2008 Nissan Skyline GT-R

Peter Nunn
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Tim Andrew
2008 Nissan Skyline GT-R

To that end, the rumor mill in Japan says that the production GT-R will have a front-mounted, twin-turbo, 3.8-liter V-6 engine that's a development of the 350Z's unit. Nissan's original plan to do a V-8 has been axed because the engine is too big and heavy to provide the dynamic balance the engineers want. The V-6 will reputedly produce 450 hp and 370 lb-ft of torque. The power will be sent to all four wheels via a seven-speed transmission. The all-wheel-drive system will feature a development of the GT-R's famed, torque-sensing, electronic ATTESA E-TS, matched to four-wheel steering.

We've heard that the 2008 GT-R will be an inch shorter, an inch lower, and three inches wider than today's G35 coupe, thus putting a much broader footprint on the road. One reason for this latest GT-R taking so long to reach fruition has been the decision to base the car off a totally new platform, likely the successor to the FM platform that underpins the Nissan 350Z and the Infiniti G35 and FX35/45. Nissan is apparently aiming for a 0-to-60-mph time of 3.8 seconds, with a top speed north of 180 mph.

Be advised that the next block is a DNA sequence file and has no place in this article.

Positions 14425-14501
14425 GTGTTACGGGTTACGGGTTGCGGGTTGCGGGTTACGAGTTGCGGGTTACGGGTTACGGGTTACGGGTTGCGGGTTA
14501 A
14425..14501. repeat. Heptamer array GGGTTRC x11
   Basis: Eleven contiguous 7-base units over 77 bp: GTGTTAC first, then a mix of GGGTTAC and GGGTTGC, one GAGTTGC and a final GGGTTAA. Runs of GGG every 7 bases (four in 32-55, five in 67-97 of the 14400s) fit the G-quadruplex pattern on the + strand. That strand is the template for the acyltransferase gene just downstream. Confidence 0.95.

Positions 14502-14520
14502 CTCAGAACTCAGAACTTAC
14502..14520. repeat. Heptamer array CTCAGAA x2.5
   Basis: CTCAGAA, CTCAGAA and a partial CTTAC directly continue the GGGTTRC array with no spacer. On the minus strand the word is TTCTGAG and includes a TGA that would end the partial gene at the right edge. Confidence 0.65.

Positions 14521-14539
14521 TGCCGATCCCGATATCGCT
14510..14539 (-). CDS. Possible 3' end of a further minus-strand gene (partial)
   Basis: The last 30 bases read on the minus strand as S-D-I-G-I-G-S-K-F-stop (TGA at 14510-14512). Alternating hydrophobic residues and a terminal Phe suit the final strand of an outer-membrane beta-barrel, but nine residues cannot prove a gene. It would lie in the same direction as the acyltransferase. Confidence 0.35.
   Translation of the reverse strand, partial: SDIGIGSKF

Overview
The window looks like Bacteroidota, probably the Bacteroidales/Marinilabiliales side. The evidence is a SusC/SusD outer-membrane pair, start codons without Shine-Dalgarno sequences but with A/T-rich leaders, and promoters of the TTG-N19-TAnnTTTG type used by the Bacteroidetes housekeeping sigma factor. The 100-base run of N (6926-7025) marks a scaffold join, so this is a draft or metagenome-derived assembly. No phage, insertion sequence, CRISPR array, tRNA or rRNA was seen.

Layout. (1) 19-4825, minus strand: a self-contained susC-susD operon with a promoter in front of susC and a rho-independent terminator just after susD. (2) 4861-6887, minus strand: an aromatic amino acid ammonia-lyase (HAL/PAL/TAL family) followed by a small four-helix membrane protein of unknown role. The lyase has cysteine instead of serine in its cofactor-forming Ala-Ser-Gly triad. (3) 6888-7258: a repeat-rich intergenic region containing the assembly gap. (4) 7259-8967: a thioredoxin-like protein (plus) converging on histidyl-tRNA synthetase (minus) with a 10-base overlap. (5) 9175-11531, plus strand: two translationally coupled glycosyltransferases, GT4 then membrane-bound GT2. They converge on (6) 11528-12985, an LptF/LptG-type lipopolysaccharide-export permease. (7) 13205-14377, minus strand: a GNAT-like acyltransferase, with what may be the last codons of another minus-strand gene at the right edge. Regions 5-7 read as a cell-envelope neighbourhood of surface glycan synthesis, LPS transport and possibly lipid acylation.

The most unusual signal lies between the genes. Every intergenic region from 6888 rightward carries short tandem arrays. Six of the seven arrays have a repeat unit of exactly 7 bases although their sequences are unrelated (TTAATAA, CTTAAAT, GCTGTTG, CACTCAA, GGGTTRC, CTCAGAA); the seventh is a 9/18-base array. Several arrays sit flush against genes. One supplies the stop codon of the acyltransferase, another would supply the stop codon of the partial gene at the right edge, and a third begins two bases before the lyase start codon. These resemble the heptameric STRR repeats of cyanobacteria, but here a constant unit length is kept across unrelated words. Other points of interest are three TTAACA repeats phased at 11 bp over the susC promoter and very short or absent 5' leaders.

Straightline performance isn't the defining feature of the upcoming Skyline, though, according to Tavares. GT-R mules-G35 coupes with bulging bodywork and odd proportions-have regularly been spotted lapping the Nrburgring. "One thing I can tell you," says Tavares, "is that one of the standards we use is time. Our targets will be expressed mainly as time targets on reference circuits." And, yes, the 'Ring is one of those reference tracks.

The R33 Skyline GT-R was credited with setting a production-car lap record, breaking the eight-minute barrier, back in 1995, so Nissan would now be looking at a time of around seven minutes. "Well, you don't expect us to be worse than the previous one, do you?" asks Tavares, deadpan. "We will be very competitive. If we are not, we will do it again." To illustrate how passionate his team is, Tavares relates that when he asked some questions about the car recently, the chief engineer pulled out his laptop to show him the 240 parameters that are being measured during Nrburgring testing.

Ironically, the new GT-R will mark the beginning of a new Japanese supercar race. Honda has let on that it is planning a V-10-engined replacement for the NSX, and Lexus is contemplating production of the edgy, V-10-powered LF-A coupe. Against these, the GT-R may end up suffering from cylinder envy.

One thing is for sure, though. The GT-R is going to look great, and Nissan is confident that it will be a rival to the Porsche 911 Turbo, for the same sort of money as a Porsche 911 Carrera. There's some debate inside the company whether it will be called a Nissan-which makes sense, bearing in mind the heritage-or an Infiniti, which also has merit, in light of this being the most expensive car Nissan will have sold in America. Whatever it's called, we reckon that, if it has the kind of searing performance and soul of the last generation, it will be worth its rumored $70,000 or so asking price.

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